Goodreads helps you keep track of books you want to read.
Start by marking “Rolling Blackouts: Dispatches from Turkey, Syria, and Iraq” as Want to Read:
Rolling Blackouts: Dispatches from Turkey, Syria, and Iraq
Enlarge cover
Rate this book
Clear rating
Open Preview

Rolling Blackouts: Dispatches from Turkey, Syria, and Iraq

4.04  ·  Rating details ·  1,630 ratings  ·  287 reviews
"An intricate investigation of how the reality of conflict gets filtered through personal, political, and journalistic narrative...This work—quiet but challenging, plain yet beautiful—exemplifies [Glidden's] skillful, sensitive reportage."—Library Journal Starred Review

Cartoonist Sarah Glidden accompanies her two friends—reporters and founders of a journalism non-profit—as
Hardcover, 298 pages
Published October 4th 2016 by Drawn and Quarterly
More Details... Edit Details

Friend Reviews

To see what your friends thought of this book, please sign up.

Reader Q&A

To ask other readers questions about Rolling Blackouts, please sign up.

Be the first to ask a question about Rolling Blackouts

Community Reviews

Showing 1-30
Average rating 4.04  · 
Rating details
 ·  1,630 ratings  ·  287 reviews

More filters
Sort order
Start your review of Rolling Blackouts: Dispatches from Turkey, Syria, and Iraq
Brian Burmeister
Jun 13, 2017 rated it it was amazing
“They forget that refugees are people. When people think of refugees, they think of people with dirty clothes. But refugees can be wealthy, Einstein was a refugee. They have skills; they have ideas.”—Sarah Glidden, Rolling Blackouts

We live in a global society, something that has been reinforced repeatedly in the months since President Trump took his oath of office. As we have heard of changes to our immigration policies and watched footage of subsequent protests at airports nationwide, we are re
David Schaafsma
Nov 30, 2016 rated it really liked it
Shelves: gn-political
When I think of comics journalism, I think of Joe Sacco. Incisive, self-deprecating, personal, honest about his limitations. No romanticizing the places, the people, respectful of sources as appropriate. Rolling Blackouts is new generation comics journalism, but with similar characteristics. Glidden is not a journalist, or wasn’t, really, but she went along for the ride with some young journalist friends, Sarah, Alex, Jessica (and Dan, an Iraq war vet) who had just formed their own collective to ...more
Julie Ehlers
I was pretty lukewarm on Sarah Glidden's last book, How to Understand Israel in 60 Days or Less, so I wasn't expecting too much from this one. I'm happy to report that it exceeded my expectations dramatically. In Rolling Blackouts, some independent journalist friends of Glidden head to Iraq and Syria to report on the post–Iraq War situation in those countries, particularly as it concerns refugees. Glidden comes along to report on their reporting, and this book is the result. It's very valuable b ...more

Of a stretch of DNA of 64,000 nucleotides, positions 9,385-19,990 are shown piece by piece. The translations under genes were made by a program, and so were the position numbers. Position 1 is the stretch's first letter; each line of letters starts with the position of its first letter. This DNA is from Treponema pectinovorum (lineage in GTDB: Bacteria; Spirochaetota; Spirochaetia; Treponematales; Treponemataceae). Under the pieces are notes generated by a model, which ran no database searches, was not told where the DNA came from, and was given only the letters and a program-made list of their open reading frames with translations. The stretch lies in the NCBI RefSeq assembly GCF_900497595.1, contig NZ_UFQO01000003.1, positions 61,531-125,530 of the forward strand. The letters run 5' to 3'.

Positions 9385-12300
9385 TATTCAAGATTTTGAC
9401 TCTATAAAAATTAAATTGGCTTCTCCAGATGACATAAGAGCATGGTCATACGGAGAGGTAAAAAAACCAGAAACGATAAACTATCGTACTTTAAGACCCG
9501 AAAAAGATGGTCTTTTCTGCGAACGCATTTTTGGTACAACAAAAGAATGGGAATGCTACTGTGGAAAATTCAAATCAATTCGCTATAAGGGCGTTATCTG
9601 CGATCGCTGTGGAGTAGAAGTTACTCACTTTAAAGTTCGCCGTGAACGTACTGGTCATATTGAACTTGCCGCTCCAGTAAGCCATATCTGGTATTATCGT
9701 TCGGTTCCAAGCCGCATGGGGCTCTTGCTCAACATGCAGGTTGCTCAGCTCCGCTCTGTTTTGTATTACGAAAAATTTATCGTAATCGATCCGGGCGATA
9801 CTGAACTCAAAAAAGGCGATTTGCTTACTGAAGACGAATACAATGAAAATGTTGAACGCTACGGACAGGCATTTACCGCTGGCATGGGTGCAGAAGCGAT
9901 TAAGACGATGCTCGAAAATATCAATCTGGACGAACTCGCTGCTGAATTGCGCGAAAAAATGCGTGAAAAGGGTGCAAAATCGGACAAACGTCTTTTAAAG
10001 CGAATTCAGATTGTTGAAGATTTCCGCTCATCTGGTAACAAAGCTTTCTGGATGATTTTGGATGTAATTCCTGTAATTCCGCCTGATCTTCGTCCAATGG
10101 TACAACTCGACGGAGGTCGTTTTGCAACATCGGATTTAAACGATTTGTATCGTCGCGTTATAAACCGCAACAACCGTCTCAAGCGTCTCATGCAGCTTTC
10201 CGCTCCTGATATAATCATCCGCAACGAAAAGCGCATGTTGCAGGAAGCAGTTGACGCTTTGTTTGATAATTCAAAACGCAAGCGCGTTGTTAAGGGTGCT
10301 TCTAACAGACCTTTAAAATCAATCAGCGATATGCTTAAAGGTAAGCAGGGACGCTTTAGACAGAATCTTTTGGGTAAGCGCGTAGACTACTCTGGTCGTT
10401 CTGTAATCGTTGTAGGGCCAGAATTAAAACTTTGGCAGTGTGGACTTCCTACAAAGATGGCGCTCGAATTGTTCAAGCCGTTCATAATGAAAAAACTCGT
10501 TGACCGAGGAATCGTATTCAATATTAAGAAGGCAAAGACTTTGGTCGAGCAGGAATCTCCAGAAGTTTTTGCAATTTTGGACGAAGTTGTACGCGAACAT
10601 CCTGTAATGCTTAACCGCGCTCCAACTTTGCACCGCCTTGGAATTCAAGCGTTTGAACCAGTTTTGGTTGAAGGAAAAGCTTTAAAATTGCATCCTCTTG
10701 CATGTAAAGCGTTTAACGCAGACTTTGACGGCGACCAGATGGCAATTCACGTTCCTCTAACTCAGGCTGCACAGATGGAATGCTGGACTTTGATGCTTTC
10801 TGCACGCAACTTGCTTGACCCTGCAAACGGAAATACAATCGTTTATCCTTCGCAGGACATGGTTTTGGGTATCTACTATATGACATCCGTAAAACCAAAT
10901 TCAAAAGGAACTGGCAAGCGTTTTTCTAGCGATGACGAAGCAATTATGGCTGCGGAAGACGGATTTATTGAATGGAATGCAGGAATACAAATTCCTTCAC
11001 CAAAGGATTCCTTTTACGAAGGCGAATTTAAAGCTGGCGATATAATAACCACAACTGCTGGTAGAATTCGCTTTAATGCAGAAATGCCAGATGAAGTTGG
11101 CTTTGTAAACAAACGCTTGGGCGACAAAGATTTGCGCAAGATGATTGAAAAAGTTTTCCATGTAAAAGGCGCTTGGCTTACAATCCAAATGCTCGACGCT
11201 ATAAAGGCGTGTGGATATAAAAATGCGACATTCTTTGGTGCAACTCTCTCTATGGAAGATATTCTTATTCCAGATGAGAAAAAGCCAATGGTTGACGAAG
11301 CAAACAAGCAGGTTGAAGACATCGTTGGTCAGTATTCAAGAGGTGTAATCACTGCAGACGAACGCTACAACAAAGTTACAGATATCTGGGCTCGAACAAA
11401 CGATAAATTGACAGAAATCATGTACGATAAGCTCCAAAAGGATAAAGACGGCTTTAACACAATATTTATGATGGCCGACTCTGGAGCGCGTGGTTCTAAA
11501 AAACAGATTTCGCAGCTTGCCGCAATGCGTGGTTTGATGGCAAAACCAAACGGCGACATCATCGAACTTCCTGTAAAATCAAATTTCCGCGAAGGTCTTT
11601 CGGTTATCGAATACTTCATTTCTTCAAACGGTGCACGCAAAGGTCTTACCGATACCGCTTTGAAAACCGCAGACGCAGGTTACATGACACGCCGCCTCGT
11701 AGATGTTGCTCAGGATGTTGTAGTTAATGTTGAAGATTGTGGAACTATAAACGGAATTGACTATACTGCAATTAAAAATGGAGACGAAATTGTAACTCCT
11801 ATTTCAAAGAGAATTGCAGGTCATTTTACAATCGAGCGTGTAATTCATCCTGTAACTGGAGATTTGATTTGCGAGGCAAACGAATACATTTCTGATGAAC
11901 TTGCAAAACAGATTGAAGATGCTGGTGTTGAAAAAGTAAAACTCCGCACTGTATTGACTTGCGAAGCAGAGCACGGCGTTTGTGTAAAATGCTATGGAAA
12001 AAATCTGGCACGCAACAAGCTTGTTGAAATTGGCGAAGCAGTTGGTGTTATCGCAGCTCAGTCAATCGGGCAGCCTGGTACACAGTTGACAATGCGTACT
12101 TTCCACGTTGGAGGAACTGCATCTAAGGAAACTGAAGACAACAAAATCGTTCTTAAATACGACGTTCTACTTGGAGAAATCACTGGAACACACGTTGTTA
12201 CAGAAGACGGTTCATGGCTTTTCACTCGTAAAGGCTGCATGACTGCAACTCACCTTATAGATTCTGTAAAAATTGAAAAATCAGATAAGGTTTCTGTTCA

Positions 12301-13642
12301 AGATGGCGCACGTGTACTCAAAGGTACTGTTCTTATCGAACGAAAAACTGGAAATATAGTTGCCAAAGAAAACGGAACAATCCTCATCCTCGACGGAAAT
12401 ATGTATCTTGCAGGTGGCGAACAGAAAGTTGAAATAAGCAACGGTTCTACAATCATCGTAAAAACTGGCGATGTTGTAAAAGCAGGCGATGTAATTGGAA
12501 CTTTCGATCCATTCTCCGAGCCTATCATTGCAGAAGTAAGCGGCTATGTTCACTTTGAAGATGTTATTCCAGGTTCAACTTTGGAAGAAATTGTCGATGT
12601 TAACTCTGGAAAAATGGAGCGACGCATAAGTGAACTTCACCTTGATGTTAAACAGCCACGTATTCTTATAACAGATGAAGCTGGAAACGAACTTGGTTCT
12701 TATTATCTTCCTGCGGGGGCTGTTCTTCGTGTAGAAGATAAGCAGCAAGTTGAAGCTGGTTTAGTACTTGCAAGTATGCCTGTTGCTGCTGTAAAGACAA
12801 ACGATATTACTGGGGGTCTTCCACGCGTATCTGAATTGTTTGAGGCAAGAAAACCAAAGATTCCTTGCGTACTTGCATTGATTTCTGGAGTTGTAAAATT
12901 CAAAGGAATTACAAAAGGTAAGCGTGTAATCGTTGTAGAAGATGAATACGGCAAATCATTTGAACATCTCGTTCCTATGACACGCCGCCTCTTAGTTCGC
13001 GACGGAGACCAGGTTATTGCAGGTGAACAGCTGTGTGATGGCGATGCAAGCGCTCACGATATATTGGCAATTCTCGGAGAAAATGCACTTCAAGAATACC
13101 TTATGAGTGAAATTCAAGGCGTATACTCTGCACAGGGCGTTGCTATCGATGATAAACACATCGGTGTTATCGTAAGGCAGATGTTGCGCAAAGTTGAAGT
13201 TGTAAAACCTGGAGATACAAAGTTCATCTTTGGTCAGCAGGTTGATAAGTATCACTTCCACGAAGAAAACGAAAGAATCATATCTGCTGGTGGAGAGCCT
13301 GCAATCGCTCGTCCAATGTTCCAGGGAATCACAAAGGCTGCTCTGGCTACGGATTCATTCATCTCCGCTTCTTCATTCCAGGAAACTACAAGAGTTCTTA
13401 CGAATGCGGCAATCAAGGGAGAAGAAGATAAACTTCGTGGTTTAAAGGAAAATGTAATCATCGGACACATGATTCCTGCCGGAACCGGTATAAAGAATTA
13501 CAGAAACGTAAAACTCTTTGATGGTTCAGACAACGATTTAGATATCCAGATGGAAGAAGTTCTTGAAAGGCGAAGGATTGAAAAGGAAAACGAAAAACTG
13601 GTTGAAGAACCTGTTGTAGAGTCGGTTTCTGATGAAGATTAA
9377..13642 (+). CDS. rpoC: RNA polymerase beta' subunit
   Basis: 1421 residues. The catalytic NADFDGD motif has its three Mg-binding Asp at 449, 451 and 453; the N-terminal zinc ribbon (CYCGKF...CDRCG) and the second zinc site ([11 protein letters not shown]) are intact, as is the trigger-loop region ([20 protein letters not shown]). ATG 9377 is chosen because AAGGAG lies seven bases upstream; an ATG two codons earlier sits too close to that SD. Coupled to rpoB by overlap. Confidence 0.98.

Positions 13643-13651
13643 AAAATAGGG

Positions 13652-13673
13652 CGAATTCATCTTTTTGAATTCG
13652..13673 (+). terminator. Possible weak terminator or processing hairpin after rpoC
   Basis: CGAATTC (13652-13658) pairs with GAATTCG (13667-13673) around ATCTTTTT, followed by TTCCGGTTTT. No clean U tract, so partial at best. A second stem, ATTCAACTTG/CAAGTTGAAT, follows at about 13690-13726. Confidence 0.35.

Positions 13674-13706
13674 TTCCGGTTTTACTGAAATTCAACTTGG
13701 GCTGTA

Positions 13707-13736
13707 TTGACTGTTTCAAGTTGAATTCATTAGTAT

Mar 05, 2017 marked it as zz-dnf
I made it to 104 pages before I decided to DNF this.

While I appreciated what this book was/is trying to do, it is an absolute snore-fest (or at least the parts till I read were). There were certain moments understated and powerful in their subtlety but the presence of the ex-soldier who compared his time in the military as a time spent with friends having fun took away all and any reason I had to read this. Actual people died, the majority of whom the Americans killed, in the Iraqi war and this
Jan 02, 2017 rated it it was amazing
...(trying to think of someway to word how important this book has touched me without immediately erasing, then re-typing, then erasing, because these emotions are too raw for me to convey in such a form)...
Jan 15, 2017 rated it it was amazing
4.5 Oh how I long for half star increments!!!

More later... this is complicated and important
Follows Glidden's journey with journalist friends of hers to the Middle East.

It's fascinating to read about the journalistic processes of this up-and-coming group of reporters. How do they function as independent journalists? How do they formulate and choose their stories?
This follows one story-gathering trip from an outsiders perspective, so it was very accessible. I was particularly intrigued with the way technology influenced their methods - YouTube, the internet, recorders. There's a lot o
Elizabeth A
Dec 10, 2016 rated it really liked it
Shelves: graphix, non-fiction, 2016
What is journalism? How are stories retold? Where do memory and truth meet? These are some of the questions explored in this wonderful graphic nonfiction book. This is timely read for our times, when there are unprecedented numbers of refugees and displaced people on the planet.

The author is not a journalist, but goes along with two journalist friends and a former Marine, as they travel around Turkey, Iraq, and Syria trying to understand the effects of the Iraq War on the people who lived in the
Kristen Merke
Aug 25, 2020 rated it it was ok
Disclaimer: I have met the author in person and had an unfavorable interaction. I went into this book already negatively biased, however I did my very best to remain open and read it start to finish to ensure I gave it my best chance.

That being said... This book is incredibly problematic and though I don't think it was the author's intention the book directly contributes to the false and negative stereotypes of the Middle East and The Iraq War.

I will start with some positives, because though my
This review has been hidden because it contains spoilers. To view it, click here.